Governor Gavin Newsom: (17:12)
Happy now to take any questions.

Speaker 1: (17:13)
Katie Orr, KQED.

Katie Orr: (17:17)
Governor, you’ve said that your goal by the end of the month is to have 25,000 tests done a day, and in your roadmap you say that we need the ability to monitor and protect communities through testing. Is that the same number? Are you looking for 25,000 tests a day to fulfill that requirement or is there a different number you’re looking for?

Governor Gavin Newsom: (17:40)
Yeah. No, that came from our task force report. By the way, 18,800 tests were conducted in the last 24 hours. We’ve been able to substantially address the backlog in terms of the test results, so we are indeed making progress pursuant to that task force and their specific recommendations and the metrics that were inherent in that announcement. You’re correct, the goal and the expectation that I have is north of 25,000; 25,000 being a baseline. But to answer your question more specifically, no, we’ll need to broaden still our testing capacity, broaden still our ability to do community surveillance in this state.

Governor Gavin Newsom: (18:21)
Interestingly, again, I am cautious, I don’t like talking out of school about a private conversation the president was just having, perhaps it’s still having with governors across this country, but he led with a focus and an appreciation the need to do more testing and maintained that the federal government will be doing much more still in that space, which will only further help our efforts. We are certainly not attaching ourselves to the federal efforts, but we’re encouraged to hear more in that space.

Governor Gavin Newsom: (18:54)
But this, clearly, is to your point and it’s one of our six frameworks for reintroducing a new statewide recommendations and guidelines is a predicate testing, the ability to trace, again, isolate and quarantine. We today talked, our first order of business, our early morning meeting about all of these new divisions of labor related to those six work groups that we have convened. As I committed to you yesterday, I’ll reinforce it again today, on a weekly basis, I’ll be updating you on every task force and where they are pursuant to those guidelines we put out earlier in the week so everybody is up to speed in real time in terms of where we are across the panoply of guidelines that we put out, not just testing.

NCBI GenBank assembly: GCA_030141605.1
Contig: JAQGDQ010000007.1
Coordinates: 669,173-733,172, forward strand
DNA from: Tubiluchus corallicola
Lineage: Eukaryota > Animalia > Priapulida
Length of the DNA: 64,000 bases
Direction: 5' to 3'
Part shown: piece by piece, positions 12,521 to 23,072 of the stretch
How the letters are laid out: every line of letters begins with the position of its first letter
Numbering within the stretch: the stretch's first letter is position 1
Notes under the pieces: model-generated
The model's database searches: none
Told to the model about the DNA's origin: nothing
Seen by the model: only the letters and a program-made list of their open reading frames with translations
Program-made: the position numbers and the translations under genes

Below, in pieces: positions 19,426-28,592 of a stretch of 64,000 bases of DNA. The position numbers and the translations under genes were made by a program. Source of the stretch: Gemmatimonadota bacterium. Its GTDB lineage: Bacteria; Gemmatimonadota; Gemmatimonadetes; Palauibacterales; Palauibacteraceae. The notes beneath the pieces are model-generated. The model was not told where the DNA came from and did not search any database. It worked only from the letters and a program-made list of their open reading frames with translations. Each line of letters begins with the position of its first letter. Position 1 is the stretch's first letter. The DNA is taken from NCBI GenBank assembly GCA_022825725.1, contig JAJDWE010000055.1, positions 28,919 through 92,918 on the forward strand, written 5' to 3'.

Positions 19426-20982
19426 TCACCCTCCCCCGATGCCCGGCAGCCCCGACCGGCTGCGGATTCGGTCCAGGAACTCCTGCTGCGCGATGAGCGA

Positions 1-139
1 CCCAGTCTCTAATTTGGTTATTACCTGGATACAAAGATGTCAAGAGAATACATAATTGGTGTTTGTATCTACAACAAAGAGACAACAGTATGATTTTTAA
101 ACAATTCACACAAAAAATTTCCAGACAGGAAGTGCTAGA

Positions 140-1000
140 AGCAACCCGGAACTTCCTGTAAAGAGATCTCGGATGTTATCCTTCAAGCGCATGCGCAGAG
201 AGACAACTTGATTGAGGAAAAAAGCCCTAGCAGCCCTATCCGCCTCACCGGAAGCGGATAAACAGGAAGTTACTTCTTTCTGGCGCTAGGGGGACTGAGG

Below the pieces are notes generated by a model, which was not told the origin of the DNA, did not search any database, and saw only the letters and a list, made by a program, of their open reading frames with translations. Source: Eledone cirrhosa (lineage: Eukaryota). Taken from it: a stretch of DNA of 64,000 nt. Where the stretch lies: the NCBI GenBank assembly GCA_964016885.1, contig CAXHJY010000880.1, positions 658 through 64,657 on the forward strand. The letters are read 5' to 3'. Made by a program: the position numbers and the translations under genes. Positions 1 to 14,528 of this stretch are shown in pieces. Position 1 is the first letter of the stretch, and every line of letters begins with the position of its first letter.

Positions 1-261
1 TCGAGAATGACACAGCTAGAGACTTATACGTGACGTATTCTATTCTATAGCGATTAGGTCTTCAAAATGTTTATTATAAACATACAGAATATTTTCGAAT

Speaker 1: (19:48)
Carla Rico, Univision Fresno.

Carla Rico: (19:51)
Governor, thank you. I thank you and all those who are thinking about the undocumented in California. We want to ask you, how soon will we know the means or those organizations that will be getting the money and how soon can people-

Speaker 2: (20:03)
Those are the stations that will be getting the money, and how soon can people that are going to need the help will start to be able to get the money? Also, you said yesterday that there will be no need of personal information, and we were wondering, so if there’s no need of personal information, how can you keep track of who is getting the money or how many people will be getting the money? Who’s going to oversee the money that’s going to get from the state to organizations and from the organizations out to those who really need it? Finally, I wanted to confirm with you, this money, either the $500 or a $1,000 that people will be getting, they will not have to pay it back?

Governor Gavin Newsom: (20:40)
No, it is direct disaster relief. Direct disaster assistance will not have to be paid back. $500 per individual up to $1,000 per household, and you are correct. We’re working with community-based organizations, and we have oversight through the Department of Social Services led by Kim Johnson. That’s the answer to the question of who. That’s the individual, her team. That’s the agency, and their departments will be responsible and accountable for organizing the distribution of these funds and responsible and accountable for making sure that none of the personal information is brought in to the state government, so we can protect people’s privacy. However, at the distribution front, we have the CBOs that we’ll be processing individuals and will be responsible for tracking those distributions and those dollars.

Governor Gavin Newsom: (21:36)
Again, we begin by providing a minimum of $5 million for CBOs whose names will appear on our covid19.ca.gov website. Covid19.ca.gov website very shortly. I was told as early as this afternoon, but I was told that a few hours ago and did not get a followup to my question exactly what we’re putting up, but they they’ve told me they’re putting out the guidelines and providing a Q&A of frequently asked questions so we can anticipate not only the questions you just asked, but anticipate the questions. Hundreds of thousands of Californians will be asking about this program. Expect to see that up in a culturally competent way. It will be translated into seven different languages and has already been translated into Spanish.

Speaker 3: (22:29)
Amanda Carroll, KSBK.

Amanda Carroll: (22:35)